The federal government in Ottawa is moving to untangle Canada's energy mess. In one of its first major steps, it has allowed major new energy exports, doubling the amount of natural gas that can be sold to the United States.
Brightening Canada's energy picture even further, there has been a major oil discovery in the Beaufort Sea, in Canada's high Arctic. The find by Gulf Canada has renewed hopes that the Arctic will yield a treasure of riches.
''It is the most encouraging news we have had so far in the Beaufort,'' said Harry Carlyle, president of Gulf Canada Resources. But one of the big problems will be getting the oil and gas to markets in the south.
''It would take five or six years to bring it (the Arctic oil and gas) on stream by extending the Mackenzie Valley Pipeline,'' says Richard Hallisey, an oil analyst at First Marathon Securities of Toronto.
The Beaufort is said to be one of the most difficult places in the world to look for oil - and probably the most expensive. Exploratory wells cost $200 million (Canadian) each. And getting the energy out could pose political as well as engineering problems. In the mid-1970s, the Trudeau government set up a commission to look into Arctic pipelines and the effect they might have on the life of native people living in the north. It recommended not building major new pipelines, and Ottawa went along with that.
There is a new government in Ottawa now, and the Conservatives under Brian Mulroney appear to be slowly dismantling the nationalistic energy policies the Liberals and Pierre Trudeau brought in. Last week the new energy minister, Pat Carney, announced that the government had approved new gas exporting contracts worth $1.3 billion. All that natural gas will be going to the US.
In making the announcement, Miss Carney indicated the direction the new government will be taking in the energy field: ''Competitive export prices will help Canada regain the industrial sales lost over the past several years.''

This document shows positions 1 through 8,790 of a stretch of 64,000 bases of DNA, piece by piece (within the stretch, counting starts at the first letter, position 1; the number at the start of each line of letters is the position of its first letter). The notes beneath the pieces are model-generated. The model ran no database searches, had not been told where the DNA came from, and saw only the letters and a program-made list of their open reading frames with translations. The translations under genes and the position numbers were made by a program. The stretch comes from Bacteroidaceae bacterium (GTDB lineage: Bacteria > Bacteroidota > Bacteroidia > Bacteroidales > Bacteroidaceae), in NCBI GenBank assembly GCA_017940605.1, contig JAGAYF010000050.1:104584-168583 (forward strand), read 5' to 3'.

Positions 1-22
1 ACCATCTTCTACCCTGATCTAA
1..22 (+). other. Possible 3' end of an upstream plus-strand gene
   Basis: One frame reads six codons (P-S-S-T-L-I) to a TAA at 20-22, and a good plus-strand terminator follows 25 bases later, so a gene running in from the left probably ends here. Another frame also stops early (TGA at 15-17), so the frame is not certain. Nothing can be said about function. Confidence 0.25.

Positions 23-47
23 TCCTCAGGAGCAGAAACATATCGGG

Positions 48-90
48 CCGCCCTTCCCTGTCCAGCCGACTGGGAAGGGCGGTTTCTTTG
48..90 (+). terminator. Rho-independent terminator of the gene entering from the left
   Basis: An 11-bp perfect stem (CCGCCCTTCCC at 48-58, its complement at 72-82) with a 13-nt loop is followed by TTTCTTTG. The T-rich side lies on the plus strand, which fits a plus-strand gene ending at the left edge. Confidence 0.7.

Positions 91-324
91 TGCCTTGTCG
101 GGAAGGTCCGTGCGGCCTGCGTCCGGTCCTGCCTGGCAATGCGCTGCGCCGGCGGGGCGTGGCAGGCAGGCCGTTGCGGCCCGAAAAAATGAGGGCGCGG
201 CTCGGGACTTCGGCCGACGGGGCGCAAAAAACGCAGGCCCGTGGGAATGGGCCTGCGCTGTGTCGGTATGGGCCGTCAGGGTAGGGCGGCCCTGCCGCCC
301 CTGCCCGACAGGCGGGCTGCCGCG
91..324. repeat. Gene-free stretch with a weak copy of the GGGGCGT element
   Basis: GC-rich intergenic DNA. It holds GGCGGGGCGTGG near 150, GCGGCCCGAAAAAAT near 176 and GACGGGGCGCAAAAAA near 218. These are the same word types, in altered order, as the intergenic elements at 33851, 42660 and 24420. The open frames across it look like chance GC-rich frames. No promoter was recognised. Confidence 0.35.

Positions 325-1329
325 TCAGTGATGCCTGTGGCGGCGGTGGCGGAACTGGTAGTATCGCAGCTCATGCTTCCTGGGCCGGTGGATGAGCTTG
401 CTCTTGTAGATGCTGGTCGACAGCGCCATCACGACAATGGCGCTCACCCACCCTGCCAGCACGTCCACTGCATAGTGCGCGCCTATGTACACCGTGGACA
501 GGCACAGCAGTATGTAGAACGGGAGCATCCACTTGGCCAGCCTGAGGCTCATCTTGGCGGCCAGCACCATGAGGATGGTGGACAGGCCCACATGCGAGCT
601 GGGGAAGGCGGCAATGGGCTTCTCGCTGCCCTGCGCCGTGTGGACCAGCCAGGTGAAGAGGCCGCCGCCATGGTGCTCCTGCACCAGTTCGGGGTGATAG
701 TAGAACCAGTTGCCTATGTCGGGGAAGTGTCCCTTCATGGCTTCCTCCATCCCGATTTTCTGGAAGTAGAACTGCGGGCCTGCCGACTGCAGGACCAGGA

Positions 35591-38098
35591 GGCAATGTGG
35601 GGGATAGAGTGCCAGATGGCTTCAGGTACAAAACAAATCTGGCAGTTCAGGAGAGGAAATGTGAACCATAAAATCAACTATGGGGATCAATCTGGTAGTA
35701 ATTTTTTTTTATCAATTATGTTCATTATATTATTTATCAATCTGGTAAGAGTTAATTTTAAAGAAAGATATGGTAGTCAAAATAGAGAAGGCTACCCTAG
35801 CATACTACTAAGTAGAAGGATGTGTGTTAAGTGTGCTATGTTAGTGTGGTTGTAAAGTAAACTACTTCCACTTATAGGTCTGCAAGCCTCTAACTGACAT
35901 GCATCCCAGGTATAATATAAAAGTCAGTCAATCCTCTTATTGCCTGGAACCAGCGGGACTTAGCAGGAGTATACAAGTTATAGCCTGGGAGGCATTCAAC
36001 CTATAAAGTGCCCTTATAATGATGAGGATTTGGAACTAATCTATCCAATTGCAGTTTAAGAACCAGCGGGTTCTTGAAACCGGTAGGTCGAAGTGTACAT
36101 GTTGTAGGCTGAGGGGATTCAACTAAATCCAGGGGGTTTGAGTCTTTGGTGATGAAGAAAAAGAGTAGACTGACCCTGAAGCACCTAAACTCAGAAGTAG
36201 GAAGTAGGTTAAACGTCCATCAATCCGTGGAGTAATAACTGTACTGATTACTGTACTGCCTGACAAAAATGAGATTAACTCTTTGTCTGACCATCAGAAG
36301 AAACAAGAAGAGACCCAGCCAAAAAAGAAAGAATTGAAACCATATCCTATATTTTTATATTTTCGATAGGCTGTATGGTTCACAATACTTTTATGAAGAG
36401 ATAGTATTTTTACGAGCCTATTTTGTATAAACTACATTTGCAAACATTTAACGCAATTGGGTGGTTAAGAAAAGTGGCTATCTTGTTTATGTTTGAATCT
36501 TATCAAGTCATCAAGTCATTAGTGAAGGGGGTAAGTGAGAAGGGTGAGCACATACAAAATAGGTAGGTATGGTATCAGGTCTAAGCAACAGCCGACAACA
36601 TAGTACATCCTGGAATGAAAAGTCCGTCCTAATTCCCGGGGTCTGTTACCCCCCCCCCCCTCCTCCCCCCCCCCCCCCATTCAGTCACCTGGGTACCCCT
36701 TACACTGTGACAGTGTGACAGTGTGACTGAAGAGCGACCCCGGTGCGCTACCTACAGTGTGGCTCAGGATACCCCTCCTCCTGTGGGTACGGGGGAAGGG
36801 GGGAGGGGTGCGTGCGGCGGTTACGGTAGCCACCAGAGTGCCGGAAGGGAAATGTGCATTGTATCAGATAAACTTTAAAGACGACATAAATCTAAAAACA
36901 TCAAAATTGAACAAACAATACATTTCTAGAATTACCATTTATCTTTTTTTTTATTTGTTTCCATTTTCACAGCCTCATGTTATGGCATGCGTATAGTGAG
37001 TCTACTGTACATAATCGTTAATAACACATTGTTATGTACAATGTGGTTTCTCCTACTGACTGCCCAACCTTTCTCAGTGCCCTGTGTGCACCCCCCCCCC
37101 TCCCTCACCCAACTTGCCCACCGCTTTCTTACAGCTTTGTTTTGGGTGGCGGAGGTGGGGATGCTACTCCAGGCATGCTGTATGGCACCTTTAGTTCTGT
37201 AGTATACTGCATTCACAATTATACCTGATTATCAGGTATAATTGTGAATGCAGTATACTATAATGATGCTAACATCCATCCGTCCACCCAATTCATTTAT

Translation: The old energy policies didn't work. Canada and Canadian companies are interested in selling oil and gas and making money.
Miss Carney also said that the Canadian natural gas companies were fortunate to have the US market close by, which ''offers our producers the benefit of stable, high-volume annual sales.''
The old reasoning behind Canada's energy policy was to save for a rainy day, and to make sure the oil and gas business in Canada was not owned by foreigners (usually meaning Americans). But the energy policy, combined with the recession, sent oil rigs south, where they could make a better return. This fine-tuning of the market has caused a major slump in Canada's oil province, Alberta.
The discovery of oil in the Beaufort Sea has the oil capital happy, if not exactly humming with activity again. Gulf Canada's find is able to bring 13,600 barrels of oil a day. It is just about enough to justify building the pipeline to take it out. Billions of dollars have been spent in the Beaufort Sea looking for oil, and so far the gulf find is the best result.
The Beaufort can also produce disappointments. Just after the Gulf Canada announcement, debt-ridden Dome Petroleum of Calgary announced that one of its wells in the Beaufort was dry and had been abandoned. If there are further discoveries in the Arctic, getting oil and gas out may be as big a problem for Ottawa as the restructuring of energy policies.